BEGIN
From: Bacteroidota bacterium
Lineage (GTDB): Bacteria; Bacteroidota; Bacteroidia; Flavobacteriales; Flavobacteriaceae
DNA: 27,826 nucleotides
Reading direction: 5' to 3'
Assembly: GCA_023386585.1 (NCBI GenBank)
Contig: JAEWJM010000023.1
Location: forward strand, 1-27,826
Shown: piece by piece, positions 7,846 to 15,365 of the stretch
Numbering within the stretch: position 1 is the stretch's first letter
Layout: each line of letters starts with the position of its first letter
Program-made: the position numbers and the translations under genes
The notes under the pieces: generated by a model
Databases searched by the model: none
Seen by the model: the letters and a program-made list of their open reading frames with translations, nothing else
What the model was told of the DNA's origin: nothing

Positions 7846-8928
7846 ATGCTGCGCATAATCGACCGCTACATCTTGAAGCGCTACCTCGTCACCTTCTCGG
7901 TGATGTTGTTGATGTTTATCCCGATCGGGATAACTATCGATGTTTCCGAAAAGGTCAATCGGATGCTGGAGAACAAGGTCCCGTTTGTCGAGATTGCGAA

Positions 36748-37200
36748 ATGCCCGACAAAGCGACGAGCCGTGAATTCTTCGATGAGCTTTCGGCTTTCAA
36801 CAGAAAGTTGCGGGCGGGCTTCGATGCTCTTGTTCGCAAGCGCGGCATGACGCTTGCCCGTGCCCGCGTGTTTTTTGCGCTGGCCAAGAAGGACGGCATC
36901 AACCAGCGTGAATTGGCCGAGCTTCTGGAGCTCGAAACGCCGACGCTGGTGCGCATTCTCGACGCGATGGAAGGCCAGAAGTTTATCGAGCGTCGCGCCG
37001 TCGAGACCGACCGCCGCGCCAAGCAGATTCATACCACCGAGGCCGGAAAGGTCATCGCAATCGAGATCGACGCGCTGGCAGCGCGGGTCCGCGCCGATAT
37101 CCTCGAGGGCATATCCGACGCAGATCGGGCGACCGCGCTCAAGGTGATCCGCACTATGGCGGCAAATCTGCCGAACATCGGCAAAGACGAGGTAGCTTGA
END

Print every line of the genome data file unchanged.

From: Bacteroidota bacterium
Lineage (GTDB): Bacteria; Bacteroidota; Bacteroidia; Flavobacteriales; Flavobacteriaceae
DNA: 27,826 nucleotides
Reading direction: 5' to 3'
Assembly: GCA_023386585.1 (NCBI GenBank)
Contig: JAEWJM010000023.1
Location: forward strand, 1-27,826
Shown: piece by piece, positions 7,846 to 15,365 of the stretch
Numbering within the stretch: position 1 is the stretch's first letter
Layout: each line of letters starts with the position of its first letter
Program-made: the position numbers and the translations under genes
The notes under the pieces: generated by a model
Databases searched by the model: none
Seen by the model: the letters and a program-made list of their open reading frames with translations, nothing else
What the model was told of the DNA's origin: nothing

Positions 7846-8928
7846 ATGCTGCGCATAATCGACCGCTACATCTTGAAGCGCTACCTCGTCACCTTCTCGG
7901 TGATGTTGTTGATGTTTATCCCGATCGGGATAACTATCGATGTTTCCGAAAAGGTCAATCGGATGCTGGAGAACAAGGTCCCGTTTGTCGAGATTGCGAA

Positions 36748-37200
36748 ATGCCCGACAAAGCGACGAGCCGTGAATTCTTCGATGAGCTTTCGGCTTTCAA
36801 CAGAAAGTTGCGGGCGGGCTTCGATGCTCTTGTTCGCAAGCGCGGCATGACGCTTGCCCGTGCCCGCGTGTTTTTTGCGCTGGCCAAGAAGGACGGCATC
36901 AACCAGCGTGAATTGGCCGAGCTTCTGGAGCTCGAAACGCCGACGCTGGTGCGCATTCTCGACGCGATGGAAGGCCAGAAGTTTATCGAGCGTCGCGCCG
37001 TCGAGACCGACCGCCGCGCCAAGCAGATTCATACCACCGAGGCCGGAAAGGTCATCGCAATCGAGATCGACGCGCTGGCAGCGCGGGTCCGCGCCGATAT
37101 CCTCGAGGGCATATCCGACGCAGATCGGGCGACCGCGCTCAAGGTGATCCGCACTATGGCGGCAAATCTGCCGAACATCGGCAAAGACGAGGTAGCTTGA